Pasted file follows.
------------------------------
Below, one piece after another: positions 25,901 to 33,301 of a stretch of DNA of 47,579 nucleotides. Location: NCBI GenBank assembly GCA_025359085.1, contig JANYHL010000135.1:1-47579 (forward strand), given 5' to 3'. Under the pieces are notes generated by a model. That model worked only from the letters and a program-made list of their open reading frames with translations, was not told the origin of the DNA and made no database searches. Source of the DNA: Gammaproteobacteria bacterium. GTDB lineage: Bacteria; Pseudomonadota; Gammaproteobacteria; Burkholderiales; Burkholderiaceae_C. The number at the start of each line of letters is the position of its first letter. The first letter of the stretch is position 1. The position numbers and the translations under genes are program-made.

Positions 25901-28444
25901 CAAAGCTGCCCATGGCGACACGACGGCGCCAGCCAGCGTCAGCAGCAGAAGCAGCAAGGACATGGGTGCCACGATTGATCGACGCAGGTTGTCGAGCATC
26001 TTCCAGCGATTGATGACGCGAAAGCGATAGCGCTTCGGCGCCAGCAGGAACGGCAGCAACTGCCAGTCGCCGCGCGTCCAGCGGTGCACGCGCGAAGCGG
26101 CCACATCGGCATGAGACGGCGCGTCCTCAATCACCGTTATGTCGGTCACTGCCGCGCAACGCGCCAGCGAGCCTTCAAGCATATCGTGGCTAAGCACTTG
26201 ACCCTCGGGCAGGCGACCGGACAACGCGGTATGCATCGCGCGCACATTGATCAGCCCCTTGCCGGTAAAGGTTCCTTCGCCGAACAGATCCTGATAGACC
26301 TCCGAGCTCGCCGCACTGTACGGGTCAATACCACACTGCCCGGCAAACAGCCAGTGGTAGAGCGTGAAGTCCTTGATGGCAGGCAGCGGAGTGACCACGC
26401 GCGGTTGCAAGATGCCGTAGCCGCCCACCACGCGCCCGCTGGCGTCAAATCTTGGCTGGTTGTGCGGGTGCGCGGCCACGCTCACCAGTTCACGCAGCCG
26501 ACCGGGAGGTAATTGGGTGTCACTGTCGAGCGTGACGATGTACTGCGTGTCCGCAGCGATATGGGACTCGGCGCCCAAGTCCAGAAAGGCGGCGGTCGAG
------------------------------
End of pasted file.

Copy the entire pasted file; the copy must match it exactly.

Below, one piece after another: positions 25,901 to 33,301 of a stretch of DNA of 47,579 nucleotides. Location: NCBI GenBank assembly GCA_025359085.1, contig JANYHL010000135.1:1-47579 (forward strand), given 5' to 3'. Under the pieces are notes generated by a model. That model worked only from the letters and a program-made list of their open reading frames with translations, was not told the origin of the DNA and made no database searches. Source of the DNA: Gammaproteobacteria bacterium. GTDB lineage: Bacteria; Pseudomonadota; Gammaproteobacteria; Burkholderiales; Burkholderiaceae_C. The number at the start of each line of letters is the position of its first letter. The first letter of the stretch is position 1. The position numbers and the translations under genes are program-made.

Positions 25901-28444
25901 CAAAGCTGCCCATGGCGACACGACGGCGCCAGCCAGCGTCAGCAGCAGAAGCAGCAAGGACATGGGTGCCACGATTGATCGACGCAGGTTGTCGAGCATC
26001 TTCCAGCGATTGATGACGCGAAAGCGATAGCGCTTCGGCGCCAGCAGGAACGGCAGCAACTGCCAGTCGCCGCGCGTCCAGCGGTGCACGCGCGAAGCGG
26101 CCACATCGGCATGAGACGGCGCGTCCTCAATCACCGTTATGTCGGTCACTGCCGCGCAACGCGCCAGCGAGCCTTCAAGCATATCGTGGCTAAGCACTTG
26201 ACCCTCGGGCAGGCGACCGGACAACGCGGTATGCATCGCGCGCACATTGATCAGCCCCTTGCCGGTAAAGGTTCCTTCGCCGAACAGATCCTGATAGACC
26301 TCCGAGCTCGCCGCACTGTACGGGTCAATACCACACTGCCCGGCAAACAGCCAGTGGTAGAGCGTGAAGTCCTTGATGGCAGGCAGCGGAGTGACCACGC
26401 GCGGTTGCAAGATGCCGTAGCCGCCCACCACGCGCCCGCTGGCGTCAAATCTTGGCTGGTTGTGCGGGTGCGCGGCCACGCTCACCAGTTCACGCAGCCG
26501 ACCGGGAGGTAATTGGGTGTCACTGTCGAGCGTGACGATGTACTGCGTGTCCGCAGCGATATGGGACTCGGCGCCCAAGTCCAGAAAGGCGGCGGTCGAG